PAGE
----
With a full range of new safety measures in place to ensure the safety of visitors and staff, Edinburgh’s City Art Centre is to re-open its doors to the public on Saturday 12th September 2020 . The gallery reopens with two new exhibitions, ‘City Art Centre at 40: Highlights from the City’s Art Collection’ marking the City Art Centre’s 40th anniversary and ‘Bright Shadows: Scottish Art in the 1920s’.
Having first opened its doors on 15th August 1980, heralded as combining; ‘Scotland’s largest air-conditioned fine art exhibition space, with specialist environmental and security facilities…a must for the display of world masterpieces’ – the City Art Centre celebrated its 40th anniversary this month (15th August). As the gallery doors reopen and to mark the anniversary, the City Art Centre is mounting a special ‘highlights’ exhibition, City Art Centre at 40: Highlights from the City’s art collection from the City’s collection of Scottish art.
Widely recognized as being one of the finest in the country, the City’s collection numbers over 5,000 artworks ranging from some of the earliest views of Edinburgh to works by many of Scotland’s leading contemporary artists. Visitors will be able to see artworks by major historical figures such as Allan Ramsay, the pioneer photographers Hill and Adamson, and the Scottish Colourists, as well as contemporaries such as John Byrne, Alison Watt and Adrian Wiszniewski.
Bright Shadows: Scottish Art in the 1920s a new exhibition exploring the work of Scottish artists during the 1920s – an evocative period of social, political and economic change also opens on the 12th September as visitors are welcomed back to the gallery as it reopens.
The forthcoming exhibitions mark the public re-opening of the venue on 12th September. In keeping with Government advice in order to protect and maintain the safety of our visitors and staff, the City Art Centre has introduced a range of new safety measures and procedures throughout the venue, including a one way system, installation of screens at reception, hand sanitiser stations, extra barriers and signage and staff will of course be wearing masks while offering visitors a very warm, socially distanced welcome.
Visitors are asked wear face coverings and to pre-book free tickets for allocated time slots in advance via edinburghmuseums.org.uk
City Art Centre at 40
Over the past 40 years the City Art Centre has housed over 500 exhibitions, shown priceless treasures from across the world to priceless paintings made by Edinburgh children and welcomed 100,000’s of visitors through its doors and is now a well-established, respected and cherished Scottish cultural resource.
Other activities marking the 40th anniversary in the coming weeks include; The City Art Centre is 40!, a curated a digital exhibition of much-loved and favourite paintings chosen by past members of staff, artists and people closely involved with the City Art Centre over the years presented via Art UK’s ‘Curations’ series.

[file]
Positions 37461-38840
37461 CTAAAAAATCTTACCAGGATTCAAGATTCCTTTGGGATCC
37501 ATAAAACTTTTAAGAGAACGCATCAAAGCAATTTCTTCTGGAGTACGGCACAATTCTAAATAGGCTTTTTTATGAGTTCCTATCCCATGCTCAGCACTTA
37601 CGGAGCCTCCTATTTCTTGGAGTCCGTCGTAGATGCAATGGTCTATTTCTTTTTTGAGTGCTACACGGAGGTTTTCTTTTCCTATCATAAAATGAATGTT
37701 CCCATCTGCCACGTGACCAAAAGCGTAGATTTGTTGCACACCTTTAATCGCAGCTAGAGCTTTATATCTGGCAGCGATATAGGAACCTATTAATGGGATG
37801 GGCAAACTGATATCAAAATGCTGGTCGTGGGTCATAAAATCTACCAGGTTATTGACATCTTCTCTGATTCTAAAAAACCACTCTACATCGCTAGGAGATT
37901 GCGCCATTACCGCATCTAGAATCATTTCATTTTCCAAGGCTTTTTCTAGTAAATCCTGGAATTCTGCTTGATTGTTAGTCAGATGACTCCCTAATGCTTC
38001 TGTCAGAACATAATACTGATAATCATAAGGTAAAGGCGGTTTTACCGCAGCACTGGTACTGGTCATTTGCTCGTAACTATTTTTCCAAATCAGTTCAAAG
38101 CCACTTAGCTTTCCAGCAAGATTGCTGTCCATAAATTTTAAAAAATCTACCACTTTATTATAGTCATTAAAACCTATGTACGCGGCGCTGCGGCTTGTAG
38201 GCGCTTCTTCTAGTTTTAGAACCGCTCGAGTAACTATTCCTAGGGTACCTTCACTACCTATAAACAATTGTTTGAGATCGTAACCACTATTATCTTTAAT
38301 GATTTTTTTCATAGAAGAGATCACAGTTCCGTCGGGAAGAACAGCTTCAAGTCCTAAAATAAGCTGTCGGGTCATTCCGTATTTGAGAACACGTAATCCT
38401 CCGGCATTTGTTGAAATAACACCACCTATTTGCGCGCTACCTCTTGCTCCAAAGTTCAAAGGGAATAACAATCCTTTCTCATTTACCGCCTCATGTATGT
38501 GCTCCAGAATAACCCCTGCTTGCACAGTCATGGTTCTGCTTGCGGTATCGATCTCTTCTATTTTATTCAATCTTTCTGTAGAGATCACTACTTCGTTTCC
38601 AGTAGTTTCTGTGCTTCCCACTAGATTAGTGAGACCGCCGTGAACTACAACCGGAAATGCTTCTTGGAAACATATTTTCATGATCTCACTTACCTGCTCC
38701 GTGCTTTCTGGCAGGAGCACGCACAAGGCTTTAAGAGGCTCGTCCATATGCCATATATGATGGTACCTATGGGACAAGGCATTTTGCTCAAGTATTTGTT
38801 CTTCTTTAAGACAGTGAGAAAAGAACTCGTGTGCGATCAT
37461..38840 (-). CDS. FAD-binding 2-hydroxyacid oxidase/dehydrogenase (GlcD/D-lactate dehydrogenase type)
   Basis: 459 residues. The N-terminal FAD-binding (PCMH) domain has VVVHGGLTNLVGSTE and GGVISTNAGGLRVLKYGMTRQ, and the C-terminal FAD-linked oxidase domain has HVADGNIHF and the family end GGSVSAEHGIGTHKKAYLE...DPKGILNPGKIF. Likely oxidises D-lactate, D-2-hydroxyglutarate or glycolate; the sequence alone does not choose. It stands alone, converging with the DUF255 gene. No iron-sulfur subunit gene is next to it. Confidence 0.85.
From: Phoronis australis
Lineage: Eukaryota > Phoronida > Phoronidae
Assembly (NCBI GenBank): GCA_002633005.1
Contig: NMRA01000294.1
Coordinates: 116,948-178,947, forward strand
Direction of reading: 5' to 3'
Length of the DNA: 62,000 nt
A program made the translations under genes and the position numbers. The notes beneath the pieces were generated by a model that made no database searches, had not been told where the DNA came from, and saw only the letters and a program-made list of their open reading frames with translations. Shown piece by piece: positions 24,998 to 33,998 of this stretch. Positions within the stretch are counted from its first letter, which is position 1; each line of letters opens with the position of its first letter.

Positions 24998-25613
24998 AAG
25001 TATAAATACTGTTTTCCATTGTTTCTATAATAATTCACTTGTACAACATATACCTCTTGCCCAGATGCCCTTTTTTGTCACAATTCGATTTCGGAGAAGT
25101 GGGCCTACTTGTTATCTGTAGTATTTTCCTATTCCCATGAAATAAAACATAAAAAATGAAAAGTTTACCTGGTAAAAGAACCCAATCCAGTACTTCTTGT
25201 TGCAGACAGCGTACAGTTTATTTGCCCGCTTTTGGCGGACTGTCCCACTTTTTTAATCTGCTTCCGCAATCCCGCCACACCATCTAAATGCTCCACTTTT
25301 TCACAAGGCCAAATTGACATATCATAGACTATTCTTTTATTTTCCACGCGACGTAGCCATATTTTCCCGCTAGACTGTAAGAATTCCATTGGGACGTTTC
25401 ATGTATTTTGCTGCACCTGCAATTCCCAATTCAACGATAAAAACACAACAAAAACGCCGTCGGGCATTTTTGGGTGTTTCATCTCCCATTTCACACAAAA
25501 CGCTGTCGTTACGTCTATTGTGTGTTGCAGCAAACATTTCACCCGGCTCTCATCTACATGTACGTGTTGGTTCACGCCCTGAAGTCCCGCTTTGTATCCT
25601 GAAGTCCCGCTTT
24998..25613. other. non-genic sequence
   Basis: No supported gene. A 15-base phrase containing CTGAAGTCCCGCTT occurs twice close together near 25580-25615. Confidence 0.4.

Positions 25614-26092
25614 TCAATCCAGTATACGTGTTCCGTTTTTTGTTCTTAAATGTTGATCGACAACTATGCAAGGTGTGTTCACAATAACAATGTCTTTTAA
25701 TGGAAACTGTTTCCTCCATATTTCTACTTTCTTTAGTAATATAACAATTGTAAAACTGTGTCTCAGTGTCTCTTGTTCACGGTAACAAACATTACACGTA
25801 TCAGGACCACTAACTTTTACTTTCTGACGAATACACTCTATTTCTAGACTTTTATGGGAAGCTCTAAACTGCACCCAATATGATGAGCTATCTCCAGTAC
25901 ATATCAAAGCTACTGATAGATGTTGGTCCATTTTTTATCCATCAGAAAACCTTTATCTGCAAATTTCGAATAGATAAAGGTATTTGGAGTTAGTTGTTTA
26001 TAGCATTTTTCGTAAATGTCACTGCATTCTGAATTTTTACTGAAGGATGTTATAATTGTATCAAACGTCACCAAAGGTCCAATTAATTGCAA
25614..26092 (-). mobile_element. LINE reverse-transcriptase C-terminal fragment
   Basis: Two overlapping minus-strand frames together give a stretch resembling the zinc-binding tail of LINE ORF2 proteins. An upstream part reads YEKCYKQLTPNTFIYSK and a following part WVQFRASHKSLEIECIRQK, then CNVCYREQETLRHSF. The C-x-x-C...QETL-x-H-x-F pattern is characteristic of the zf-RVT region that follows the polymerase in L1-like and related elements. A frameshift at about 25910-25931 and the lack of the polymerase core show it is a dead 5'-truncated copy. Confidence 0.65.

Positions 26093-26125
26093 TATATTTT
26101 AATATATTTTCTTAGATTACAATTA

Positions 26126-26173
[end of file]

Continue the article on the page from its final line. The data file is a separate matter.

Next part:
Tessa Asquith-Lamb, one our best-loved local artists, has created two special videos with the City Art Centre’s Public Programmes section to celebrate the milestone, featuring the artist’s favourite painting, ‘Tristan and Isolde’ by John Duncan. Asquith-Lamb tells us why Tristan and Isolde is so special, and demonstrates a special art activity everyone can do at home while we are not able to visit the gallery in person.
Having moved from its original home at The Royal High School on Regent Road to make way for the intended Scottish Assembly following Scottish Devolution, the City Art Centre found a new home in a purposefully refurbished five storey warehouse dating back to 1899 on Market Street, which was designed as an extension to The Scotsman building on North Bridge, having once housed the city’s fruit markets. The building was selected not only because of its architectural significance but also for its wrought iron framed structure which made it suitable to carrying the heavy floor loads required to house large volumes of visitors.
As part of the significant renovation project, the building’s original stonework and metal frame windows were preserved, while the interior was repurposed to create four new gallery spaces, artist studios and a licenced café, designed to reflect the building’s late Victorian origins alongside minimal natural décor, complimented by a state of the art lighting system to protect the delicate works on show. The City Art Centre was designed to be ‘more than just a gallery’, providing studio and meeting spaces for artists, ‘craftsmen’ and for the people of Edinburgh.
The City Art Centre first opened its doors on 15th August 1980 with two major exhibitions as part of the Edinburgh International Festival – The Legacy presenting historic and contemporary Canadian/Indian art from the Provincial Museum in British Columbia and an exhibition by the Prescote Gallery near Oxford, showing outstanding examples of British Craft. Since that day, the City Art Centre has housed many hundreds of exhibitions and has continued to work with the city’s festivals; including The Edinburgh Festival Fringe, International Festival, Edinburgh Art Festival, The Edinburgh Jazz and Blues Festival and Edinburgh Science Festival.
From blockbuster exhibitions in the 1980’s and 1990’s which many residents in the city will remember, including The Emperor’s Warriors (1985), Thunderbirds are Go! (1986), Gold of the Pharaohs (1988), Dinosaurs Alive! (1990) and Star Trek: The Exhibition (1995), to hugely significant international art shows including; Abstract Expressionist Paintings from MOMA New York (1981), Michelangelo Drawings (1994) and Alphonse Mucha (2000) as well as a huge array of solo shows from Scottish artists and craft makers, such as James Cowie (1981), Charles Rennie Mackintosh (1987), Peter Howson (2007) and Victoria Crowe (2019).